In the past few years there is a rise in demand for sustainable micro turned titanium alloy components in the field of aeronautical and
biomedical industries. But the major issues in micro turning of Ti-6Al-4V are fluctuations in the cutting force due to saw-tooth chip
formation, chip adhesion on the cutting tool due to chemical affinity and high temperature in the tool-chip interface zone due to low
thermal conductivity. So the experimental analysis of addressing these issues of titanium alloy are expensive. In view of this, in the
present work, a finite element simulations are developed to understand the process mechanics and also to predict the cutting, thrust and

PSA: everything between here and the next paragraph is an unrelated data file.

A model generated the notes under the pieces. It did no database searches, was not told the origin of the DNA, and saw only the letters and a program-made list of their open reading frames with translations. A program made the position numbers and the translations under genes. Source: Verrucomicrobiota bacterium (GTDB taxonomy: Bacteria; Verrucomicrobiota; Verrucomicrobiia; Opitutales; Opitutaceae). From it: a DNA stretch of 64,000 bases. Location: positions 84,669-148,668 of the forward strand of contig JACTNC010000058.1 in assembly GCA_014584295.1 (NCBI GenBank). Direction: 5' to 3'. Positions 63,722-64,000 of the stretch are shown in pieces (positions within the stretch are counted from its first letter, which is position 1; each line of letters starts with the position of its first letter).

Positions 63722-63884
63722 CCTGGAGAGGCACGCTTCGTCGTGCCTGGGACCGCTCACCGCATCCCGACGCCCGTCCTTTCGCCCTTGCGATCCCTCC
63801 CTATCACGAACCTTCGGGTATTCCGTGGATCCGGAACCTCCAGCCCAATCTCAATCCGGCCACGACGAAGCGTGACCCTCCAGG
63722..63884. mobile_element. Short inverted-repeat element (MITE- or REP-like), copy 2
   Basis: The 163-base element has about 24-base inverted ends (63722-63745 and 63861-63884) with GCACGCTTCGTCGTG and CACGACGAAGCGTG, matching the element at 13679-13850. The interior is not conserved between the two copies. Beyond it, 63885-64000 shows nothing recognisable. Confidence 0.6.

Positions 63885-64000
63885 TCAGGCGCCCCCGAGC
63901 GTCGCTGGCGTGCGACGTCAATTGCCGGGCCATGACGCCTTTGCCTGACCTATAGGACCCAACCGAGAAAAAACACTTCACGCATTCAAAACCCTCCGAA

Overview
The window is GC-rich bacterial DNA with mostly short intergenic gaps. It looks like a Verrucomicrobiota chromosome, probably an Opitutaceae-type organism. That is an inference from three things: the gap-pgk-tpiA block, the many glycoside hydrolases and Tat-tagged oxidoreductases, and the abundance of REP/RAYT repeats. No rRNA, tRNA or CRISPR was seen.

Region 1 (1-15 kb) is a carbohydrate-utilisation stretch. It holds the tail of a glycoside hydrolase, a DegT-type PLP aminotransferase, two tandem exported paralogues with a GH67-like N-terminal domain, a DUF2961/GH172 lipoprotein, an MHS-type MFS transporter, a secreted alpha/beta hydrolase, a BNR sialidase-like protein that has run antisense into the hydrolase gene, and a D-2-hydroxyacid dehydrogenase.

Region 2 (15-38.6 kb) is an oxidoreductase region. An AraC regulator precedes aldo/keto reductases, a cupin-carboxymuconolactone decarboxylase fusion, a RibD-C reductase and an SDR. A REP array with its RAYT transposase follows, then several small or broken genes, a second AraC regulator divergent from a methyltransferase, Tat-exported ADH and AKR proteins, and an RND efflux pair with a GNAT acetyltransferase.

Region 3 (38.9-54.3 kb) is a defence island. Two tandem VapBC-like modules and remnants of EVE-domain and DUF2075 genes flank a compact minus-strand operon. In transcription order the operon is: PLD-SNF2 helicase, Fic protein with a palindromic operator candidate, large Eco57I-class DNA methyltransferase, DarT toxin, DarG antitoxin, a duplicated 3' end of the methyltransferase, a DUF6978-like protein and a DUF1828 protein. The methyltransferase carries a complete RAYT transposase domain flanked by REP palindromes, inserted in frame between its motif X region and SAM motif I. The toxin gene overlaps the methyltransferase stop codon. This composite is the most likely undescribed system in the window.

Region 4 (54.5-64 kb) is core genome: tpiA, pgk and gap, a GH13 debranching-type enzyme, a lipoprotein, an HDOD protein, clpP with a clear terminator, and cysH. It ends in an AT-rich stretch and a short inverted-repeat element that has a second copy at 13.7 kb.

feed forces, tool-chip interface temperature and chip morphology during dry and in-situ cryogenic micro turning process. Finite element
simulations are developed using updated lagrangian approach by taking into account of edge radius, liquid nitrogen cooling and work
hardening effects. A cylindrical heat exchange window is used in the simulation for in-situ cryogenic cooling. Finite element
simulations are calibrated for various shear friction factors and finally validated with the forces and chip morphology results measured
experimentally. It is inferred that in-situ cryogenic micro turning results in favorable chip formation, less tool-chip interface temperature
and minimize the formation of saw-tooth chip which lead to increase the overall accuracy and precision of micro turned titanium alloy
implants. However there is an increase in cutting forces when compared with dry machining due to cryogenic cooling and size effects.
T. Jagadesh and L, S. G., “Finite Element Modeling for Prediction of Cutting Forces during Micro Turning of Titanium Alloy”, COPEN- 10, IIT Madras. 2017.